We could equally ask this loaded question: "Is it right to spend an annual NHS budget of £110bn on humans when other sentient species, equally capable of suffering pain, fear, distress, anxiety, terror - domestic animals which we have brought into being and to whom we have a duty of care - are only given a tiny fraction of the medical care they require?"
In fact, all suffering beings, human or animal, deserve our care.
Simon Rippon works at the Oxford Uehiro Centre for Practical Ethics.
Here's an adaptation of a story thought up by the philosopher Peter Singer:
You are driving past a pond when you see a little boy drowning and no-one else around to rescue him, but you also happen to be in a hurry to get your beloved pet dog to the new animal hospital because she is having a heart attack.
If you stop to rescue the boy, the dog will surely die. If you continue on your drive to the animal hospital, the dog will get the treatment that will enable her to survive, but the boy will surely drown. What should you do?
What price to make Moggy better?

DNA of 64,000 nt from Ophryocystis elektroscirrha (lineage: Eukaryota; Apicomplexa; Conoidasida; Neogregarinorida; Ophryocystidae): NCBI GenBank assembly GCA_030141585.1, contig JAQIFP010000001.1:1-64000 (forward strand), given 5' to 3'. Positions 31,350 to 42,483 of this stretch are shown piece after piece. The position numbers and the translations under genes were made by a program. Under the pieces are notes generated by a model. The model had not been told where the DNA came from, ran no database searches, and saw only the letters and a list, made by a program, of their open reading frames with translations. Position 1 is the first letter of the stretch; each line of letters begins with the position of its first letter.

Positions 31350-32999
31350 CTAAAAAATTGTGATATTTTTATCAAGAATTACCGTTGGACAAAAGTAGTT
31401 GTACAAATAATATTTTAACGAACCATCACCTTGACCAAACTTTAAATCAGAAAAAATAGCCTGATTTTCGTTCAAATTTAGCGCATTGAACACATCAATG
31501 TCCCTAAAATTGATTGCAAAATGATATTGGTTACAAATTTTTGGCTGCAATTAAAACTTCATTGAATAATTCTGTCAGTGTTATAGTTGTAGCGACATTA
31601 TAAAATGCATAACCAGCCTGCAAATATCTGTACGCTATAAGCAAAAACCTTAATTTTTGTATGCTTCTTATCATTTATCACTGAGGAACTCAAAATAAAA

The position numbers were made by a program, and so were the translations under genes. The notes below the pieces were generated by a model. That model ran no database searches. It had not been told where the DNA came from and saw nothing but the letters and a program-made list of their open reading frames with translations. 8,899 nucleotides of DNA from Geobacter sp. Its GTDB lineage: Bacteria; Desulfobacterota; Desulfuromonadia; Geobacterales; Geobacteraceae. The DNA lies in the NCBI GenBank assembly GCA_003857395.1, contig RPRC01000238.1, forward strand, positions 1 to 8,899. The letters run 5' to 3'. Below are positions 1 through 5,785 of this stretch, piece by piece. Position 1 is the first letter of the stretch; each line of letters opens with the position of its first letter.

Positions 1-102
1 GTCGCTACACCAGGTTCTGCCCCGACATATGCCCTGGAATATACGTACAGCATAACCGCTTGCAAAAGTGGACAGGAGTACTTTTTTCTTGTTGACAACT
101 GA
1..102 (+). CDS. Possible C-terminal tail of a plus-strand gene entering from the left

Most of us would be rightly critical of someone who chose to drive on by in a situation like the one imagined. But the choice of paying to fund lavish treatment at a hi-tech animal hospital in our present circumstances, rather than helping some of the world's neediest people, is morally analogous.
£15m has bought MRI and CT scanners, a hydrotherapy pool, and various other state-of-the-art medical facilities reserved for the exclusive use of a few very fortunate animals, and much more money will be needed to run them.
Meanwhile, some 880,000,000 human beings worldwide lack access to even basic health services, and 34,000 children under age five die worldwide every day from hunger and preventable diseases.
A little more money spent on health in deprived areas of the world would save many, many lives. Some might invoke the old saying that "charity begins at home" to try to morally justify prioritising our concern for the health of our pets over our concern for the health of people in foreign countries.
But even if this were a good argument, spending £15m on an animal hospital in Glasgow still could not be justified, because the money could better be used to meet urgent NHS needs in the UK.
NHS budgets remain tight, and more money could provide for new treatments, life-saving vaccines, more numerous intensive care beds, recruitment of nurses, and better palliative care, to name a few examples. Should we really be putting our pets first?
A selection of your comments appears below.
Was this built with taxpayers' money? No. So what's the problem? Ethically, this is no different to a private hospital for humans.
Sarah, Birmingham, Uk